Can Quotas Really Improve India”s Education System?

Posted on August 13, 2012 in Education

By Karan Goel:

Be honest! Tell me what is the first thing that comes to your mind when I tell you this: You have a serious illness, and need to be operated upon and right when you are in the operation theatre, you get to know that your surgeon did not even qualify for his medical entrance exam, but became a doctor only because of his “backward caste”.

Now picture this: the building you are in has been designed by an architect who scored a 0 (yes, zero!) in the qualifying exam to get into a college. Yet, because he belonged to a minority caste, he became an architect.

If you think this just a rant based on fantasy, read this report. 22 of 78 students in Andhra who scored 0 in Engineering, Agriculture and Medical Common Entrance Test (EAMCET) will get admission in engineering and agriculture courses as they belong to SC/ST category.

A couple of months ago, some 2600-ish students from Delhi, including me, took the entrance exam for Indraprastha Institute of Information Technology. I personally got a rank of 540 and wasn’t even called for counselling. Another student, belonging to the OBC category, ranked 2300 and was given admission. 2300 out of 2600, and admitted to one of the best new colleges in India. I don’t think anyone can believe that a person getting a rank of 2300 is better than the one getting 540.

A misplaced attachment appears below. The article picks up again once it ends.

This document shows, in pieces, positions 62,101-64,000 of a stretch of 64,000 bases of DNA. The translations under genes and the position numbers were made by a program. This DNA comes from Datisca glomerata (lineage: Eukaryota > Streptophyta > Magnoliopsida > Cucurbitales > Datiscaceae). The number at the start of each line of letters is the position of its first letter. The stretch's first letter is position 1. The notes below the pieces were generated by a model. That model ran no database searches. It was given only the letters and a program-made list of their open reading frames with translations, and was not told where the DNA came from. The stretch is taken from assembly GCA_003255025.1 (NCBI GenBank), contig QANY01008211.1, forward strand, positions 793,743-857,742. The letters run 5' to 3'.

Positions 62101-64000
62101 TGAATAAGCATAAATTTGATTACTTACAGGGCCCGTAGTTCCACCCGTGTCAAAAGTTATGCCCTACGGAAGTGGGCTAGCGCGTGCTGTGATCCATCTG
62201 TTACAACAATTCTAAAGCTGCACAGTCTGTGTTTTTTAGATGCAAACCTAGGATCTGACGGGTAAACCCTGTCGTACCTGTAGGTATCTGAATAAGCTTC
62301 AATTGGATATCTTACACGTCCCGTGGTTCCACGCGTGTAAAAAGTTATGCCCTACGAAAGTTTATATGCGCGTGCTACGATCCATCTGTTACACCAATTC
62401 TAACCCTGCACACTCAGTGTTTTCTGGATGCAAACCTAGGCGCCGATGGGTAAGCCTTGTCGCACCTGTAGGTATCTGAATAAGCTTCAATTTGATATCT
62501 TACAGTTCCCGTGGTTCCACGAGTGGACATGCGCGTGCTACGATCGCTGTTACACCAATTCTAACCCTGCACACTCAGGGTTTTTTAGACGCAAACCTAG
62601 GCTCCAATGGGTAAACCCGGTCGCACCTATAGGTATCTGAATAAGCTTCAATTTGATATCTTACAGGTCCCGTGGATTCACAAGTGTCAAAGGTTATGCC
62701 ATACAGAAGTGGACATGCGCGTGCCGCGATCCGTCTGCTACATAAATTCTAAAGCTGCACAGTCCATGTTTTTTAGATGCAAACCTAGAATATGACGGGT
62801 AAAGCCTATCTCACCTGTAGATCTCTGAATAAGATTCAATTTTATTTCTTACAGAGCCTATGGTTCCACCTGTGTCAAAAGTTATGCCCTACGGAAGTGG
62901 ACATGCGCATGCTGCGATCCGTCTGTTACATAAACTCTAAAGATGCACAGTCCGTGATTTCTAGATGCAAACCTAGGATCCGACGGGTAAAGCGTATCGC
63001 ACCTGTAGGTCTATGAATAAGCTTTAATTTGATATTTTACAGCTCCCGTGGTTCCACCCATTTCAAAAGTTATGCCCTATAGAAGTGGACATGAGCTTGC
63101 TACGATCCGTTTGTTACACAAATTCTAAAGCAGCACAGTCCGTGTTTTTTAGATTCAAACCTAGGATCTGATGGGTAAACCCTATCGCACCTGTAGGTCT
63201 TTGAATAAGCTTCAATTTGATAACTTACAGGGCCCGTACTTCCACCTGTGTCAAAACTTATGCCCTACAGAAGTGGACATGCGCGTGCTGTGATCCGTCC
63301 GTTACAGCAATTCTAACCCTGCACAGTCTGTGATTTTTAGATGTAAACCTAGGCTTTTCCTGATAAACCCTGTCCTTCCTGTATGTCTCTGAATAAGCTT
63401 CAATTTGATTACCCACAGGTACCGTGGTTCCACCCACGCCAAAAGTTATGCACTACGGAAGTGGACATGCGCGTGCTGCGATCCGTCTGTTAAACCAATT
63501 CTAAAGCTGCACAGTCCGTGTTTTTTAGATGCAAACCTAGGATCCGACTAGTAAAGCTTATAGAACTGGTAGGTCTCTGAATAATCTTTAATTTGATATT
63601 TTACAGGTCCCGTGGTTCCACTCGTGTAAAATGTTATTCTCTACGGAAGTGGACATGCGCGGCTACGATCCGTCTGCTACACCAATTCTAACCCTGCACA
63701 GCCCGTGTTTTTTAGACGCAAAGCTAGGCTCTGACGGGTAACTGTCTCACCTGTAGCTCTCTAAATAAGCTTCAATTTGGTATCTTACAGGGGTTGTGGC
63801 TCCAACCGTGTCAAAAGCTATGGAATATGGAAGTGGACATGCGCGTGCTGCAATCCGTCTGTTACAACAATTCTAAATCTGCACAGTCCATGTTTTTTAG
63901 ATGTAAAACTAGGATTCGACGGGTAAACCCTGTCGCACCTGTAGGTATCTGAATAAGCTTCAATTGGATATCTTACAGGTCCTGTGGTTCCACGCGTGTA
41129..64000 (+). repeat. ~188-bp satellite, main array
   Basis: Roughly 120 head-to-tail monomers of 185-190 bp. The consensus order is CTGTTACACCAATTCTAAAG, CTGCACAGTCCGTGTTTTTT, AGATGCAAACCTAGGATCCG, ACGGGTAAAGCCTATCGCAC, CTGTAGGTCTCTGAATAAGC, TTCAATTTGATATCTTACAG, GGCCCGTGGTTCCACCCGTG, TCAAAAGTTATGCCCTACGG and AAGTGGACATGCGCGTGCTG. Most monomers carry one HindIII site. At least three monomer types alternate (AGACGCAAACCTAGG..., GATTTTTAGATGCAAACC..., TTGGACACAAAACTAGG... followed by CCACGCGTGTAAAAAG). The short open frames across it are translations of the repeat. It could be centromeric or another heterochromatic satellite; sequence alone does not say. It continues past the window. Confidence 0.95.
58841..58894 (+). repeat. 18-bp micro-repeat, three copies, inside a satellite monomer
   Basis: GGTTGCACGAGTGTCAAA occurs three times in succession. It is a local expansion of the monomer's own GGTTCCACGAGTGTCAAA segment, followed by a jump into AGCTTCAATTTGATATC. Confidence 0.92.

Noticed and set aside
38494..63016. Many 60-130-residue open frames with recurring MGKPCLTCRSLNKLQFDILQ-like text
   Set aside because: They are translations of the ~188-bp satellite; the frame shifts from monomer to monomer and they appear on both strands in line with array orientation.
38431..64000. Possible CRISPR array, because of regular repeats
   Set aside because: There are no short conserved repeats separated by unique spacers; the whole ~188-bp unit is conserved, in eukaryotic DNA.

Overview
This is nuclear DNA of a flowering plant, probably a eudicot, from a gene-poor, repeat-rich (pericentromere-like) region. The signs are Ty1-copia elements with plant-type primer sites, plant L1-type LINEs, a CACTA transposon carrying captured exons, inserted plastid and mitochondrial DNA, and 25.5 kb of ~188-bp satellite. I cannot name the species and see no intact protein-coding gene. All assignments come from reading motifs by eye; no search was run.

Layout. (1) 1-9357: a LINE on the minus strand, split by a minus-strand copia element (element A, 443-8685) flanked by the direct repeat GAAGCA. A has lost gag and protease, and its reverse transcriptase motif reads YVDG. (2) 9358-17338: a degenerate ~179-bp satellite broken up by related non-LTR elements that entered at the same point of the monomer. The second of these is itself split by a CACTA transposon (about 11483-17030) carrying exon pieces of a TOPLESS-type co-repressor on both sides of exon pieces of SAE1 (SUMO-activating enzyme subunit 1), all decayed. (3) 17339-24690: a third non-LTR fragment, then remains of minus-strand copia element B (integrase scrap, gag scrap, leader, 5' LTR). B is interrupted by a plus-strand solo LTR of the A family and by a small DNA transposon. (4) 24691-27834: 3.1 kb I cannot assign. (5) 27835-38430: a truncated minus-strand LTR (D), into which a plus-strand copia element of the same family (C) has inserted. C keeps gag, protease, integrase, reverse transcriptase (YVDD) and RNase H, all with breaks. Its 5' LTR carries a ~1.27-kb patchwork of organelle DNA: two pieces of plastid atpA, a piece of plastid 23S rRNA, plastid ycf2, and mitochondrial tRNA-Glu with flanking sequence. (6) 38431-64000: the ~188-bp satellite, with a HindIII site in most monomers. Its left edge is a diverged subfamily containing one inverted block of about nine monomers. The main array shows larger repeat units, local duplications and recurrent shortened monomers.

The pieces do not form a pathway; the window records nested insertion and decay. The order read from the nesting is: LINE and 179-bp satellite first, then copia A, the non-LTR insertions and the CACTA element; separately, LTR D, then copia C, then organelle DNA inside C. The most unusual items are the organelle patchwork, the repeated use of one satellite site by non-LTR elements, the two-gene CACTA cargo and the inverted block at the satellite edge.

I just don’t get it. How is reservation helping in building a quality, educated population? And most of all, how is it abolishing the caste system? By printing and asking for the caste of a candidate on an admission form, the government in not trying to remove caste system. It is just elevating the issues surrounding castes and discrimination based on castes.

It is definitely not a topic of discussion as to what quality of ‘professionals’ these reservations are producing. So should there be reservation? Yes. Should it be based on the religion or caste of the concerned person? No! Reservation will be useful only when it’s done on the basis of financial status of a person. If government is reserving some seats for financially weaker students, it does make sense.

Second thing to note is that reservation in higher education is absolutely unnecessary. If a student belonging to a minority group has been given admission in an elementary or secondary school based on reservation, he has been given a chance to be at an equal platform. If the student still needs reservation to get admission to a college, then maybe he/she doesn’t deserve that education.